London, England - November 2002 Megamail

As if you didn't have enough to do already with the holiday season upon you, you are also getting this Megamail! But this is a special Megamail for a number of reasons. One, it is the last one of 2002 (only three this year if you count them), it is an international Megamail (London, England), and it is probably the last Megamail you will receive from this e-mail address. Future Megamails (it is hoped) will be coming from our very own domain name that we have had for about a year now, but just keep forgetting to do anything with. Many of you will find our domain name... fitting.

General Notes

First of all, why London and why Thanksgiving? Well, Sam and I subscribe to this magazine called Budget Travel and it gives us a ton of ideas on places to go and things to see and how to do it without spending a fortune. One of the tips it had in one of its issues was about a company called that had several good deals to Europe, in particular London. So after doing some investigation, it seemed that they did offer some good deals and we quickly narrowed our destination to either London or Rome.

Now, prior to all this, we have been trying to arrange a trip to New Zealand with our friends Marty and Chris. It had been difficult to lock in on a block of time for said trip which is why a weeklong trip to a European city seemed appealing. Not to leave these two clowns out in the cold we let them know of our intentions. As fate would have it, at almost the exact same time Sam and I were discussing London, so were they for they too subscribe to the same magazine and saw the same tip. And so now we have a destination! And because we could utilize some holiday time to save on vacation days, Thanksgiving seemed ideal. So, now you know why!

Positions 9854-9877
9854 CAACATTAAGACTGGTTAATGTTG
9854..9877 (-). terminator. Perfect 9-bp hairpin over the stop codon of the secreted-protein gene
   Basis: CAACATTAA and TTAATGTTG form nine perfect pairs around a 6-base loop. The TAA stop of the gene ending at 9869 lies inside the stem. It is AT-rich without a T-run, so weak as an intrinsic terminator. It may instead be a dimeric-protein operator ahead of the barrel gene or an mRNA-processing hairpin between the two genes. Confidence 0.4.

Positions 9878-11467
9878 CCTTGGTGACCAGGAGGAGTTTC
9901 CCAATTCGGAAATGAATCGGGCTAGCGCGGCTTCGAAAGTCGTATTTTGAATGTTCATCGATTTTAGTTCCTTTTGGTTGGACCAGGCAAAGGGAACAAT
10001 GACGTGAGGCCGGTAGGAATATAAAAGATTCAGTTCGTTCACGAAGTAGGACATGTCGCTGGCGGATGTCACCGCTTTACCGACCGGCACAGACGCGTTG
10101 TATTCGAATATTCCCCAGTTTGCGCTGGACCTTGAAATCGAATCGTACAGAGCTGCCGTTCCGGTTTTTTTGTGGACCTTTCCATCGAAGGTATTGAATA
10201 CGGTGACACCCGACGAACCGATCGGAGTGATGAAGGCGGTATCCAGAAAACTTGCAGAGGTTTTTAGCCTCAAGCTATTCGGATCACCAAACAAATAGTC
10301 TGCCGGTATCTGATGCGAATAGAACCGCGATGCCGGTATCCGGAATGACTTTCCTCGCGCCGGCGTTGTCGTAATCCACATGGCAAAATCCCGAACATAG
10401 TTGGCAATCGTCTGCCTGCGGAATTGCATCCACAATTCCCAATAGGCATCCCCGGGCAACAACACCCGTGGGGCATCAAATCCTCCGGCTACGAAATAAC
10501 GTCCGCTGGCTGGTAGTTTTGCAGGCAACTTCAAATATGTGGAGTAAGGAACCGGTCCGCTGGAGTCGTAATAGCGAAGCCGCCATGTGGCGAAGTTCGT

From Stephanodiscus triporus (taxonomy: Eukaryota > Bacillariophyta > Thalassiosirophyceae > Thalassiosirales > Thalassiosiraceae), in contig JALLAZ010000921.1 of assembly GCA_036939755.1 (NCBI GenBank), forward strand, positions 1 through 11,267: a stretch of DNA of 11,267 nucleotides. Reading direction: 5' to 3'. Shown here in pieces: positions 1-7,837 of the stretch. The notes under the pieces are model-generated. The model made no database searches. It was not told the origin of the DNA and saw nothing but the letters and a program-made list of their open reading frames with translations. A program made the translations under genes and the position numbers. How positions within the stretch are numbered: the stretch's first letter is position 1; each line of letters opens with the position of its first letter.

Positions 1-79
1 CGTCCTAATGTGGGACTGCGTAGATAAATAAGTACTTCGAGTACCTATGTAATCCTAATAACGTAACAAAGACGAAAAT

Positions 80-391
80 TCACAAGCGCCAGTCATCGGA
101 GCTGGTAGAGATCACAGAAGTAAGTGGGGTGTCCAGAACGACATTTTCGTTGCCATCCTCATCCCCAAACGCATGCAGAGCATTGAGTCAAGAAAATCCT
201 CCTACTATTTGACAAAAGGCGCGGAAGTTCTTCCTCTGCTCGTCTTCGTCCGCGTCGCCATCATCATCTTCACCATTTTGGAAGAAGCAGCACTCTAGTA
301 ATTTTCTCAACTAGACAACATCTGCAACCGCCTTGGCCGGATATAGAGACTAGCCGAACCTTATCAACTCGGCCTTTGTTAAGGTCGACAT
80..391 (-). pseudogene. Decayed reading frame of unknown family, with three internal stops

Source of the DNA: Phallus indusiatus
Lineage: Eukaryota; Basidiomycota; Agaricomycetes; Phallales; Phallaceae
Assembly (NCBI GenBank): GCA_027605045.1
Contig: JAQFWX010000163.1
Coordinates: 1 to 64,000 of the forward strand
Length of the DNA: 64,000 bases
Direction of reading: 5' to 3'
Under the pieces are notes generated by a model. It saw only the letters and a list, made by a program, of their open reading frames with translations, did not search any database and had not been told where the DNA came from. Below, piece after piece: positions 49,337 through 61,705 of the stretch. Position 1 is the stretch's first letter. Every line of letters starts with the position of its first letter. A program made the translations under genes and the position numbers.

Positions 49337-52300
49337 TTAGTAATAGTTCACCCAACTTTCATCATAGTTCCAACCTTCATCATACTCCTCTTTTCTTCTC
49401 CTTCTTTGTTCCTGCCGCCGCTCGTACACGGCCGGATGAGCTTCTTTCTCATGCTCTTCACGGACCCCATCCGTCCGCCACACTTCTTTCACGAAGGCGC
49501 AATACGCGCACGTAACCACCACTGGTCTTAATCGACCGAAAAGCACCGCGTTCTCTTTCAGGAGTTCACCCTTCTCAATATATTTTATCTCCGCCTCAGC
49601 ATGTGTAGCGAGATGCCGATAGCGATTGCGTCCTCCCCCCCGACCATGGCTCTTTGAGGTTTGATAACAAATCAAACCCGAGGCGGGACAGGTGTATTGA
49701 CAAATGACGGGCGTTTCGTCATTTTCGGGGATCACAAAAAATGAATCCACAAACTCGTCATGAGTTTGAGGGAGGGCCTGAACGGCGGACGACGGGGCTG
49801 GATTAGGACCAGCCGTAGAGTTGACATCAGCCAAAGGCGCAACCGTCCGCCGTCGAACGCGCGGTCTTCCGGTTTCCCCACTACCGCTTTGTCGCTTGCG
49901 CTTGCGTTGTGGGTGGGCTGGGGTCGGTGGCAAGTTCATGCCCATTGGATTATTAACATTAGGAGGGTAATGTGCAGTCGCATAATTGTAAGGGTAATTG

Here are some other tips for you if you go to London yourselves. Be absolutely sure to go to and get two passes: the London Travelcard and the London Pass. The former allows you to hop on any subway or bus in the center of the city for unlimited times for six days. This is an absolute must for the metro is probably the best way to get around town. The latter is a pass that gets you into many (but not all) of the most popular attractions. It comes to a hefty $75, but when attractions easily cost $18 or more to get in, this quickly pays for itself.

$18 to see some old building?!?!? Yes, everything you heard about how expensive London can be is absolutely correct. The £10 note is like a yuppie food coupon over there. Everything is £10. A round of beers: £10. Lunch for one: £10. The Tower of London: £10. A movie: £10. The fine for not having your ticket with you on the subway: £10. Well, I think you get the picture.

Also, as London is famous for its theater, if you are into that sort of thing, you should probably get tickets for a show long before you go. Believe it or not, but Ticketmaster in the U.K. does not hit you with the bloody service charge and their web site is I think better than the U.S. counterpart. You can get cheap tickets the day of the show, but if you want something confirmed, get the tickets before you go!

OK, enough preliminary stuff, let's talk London!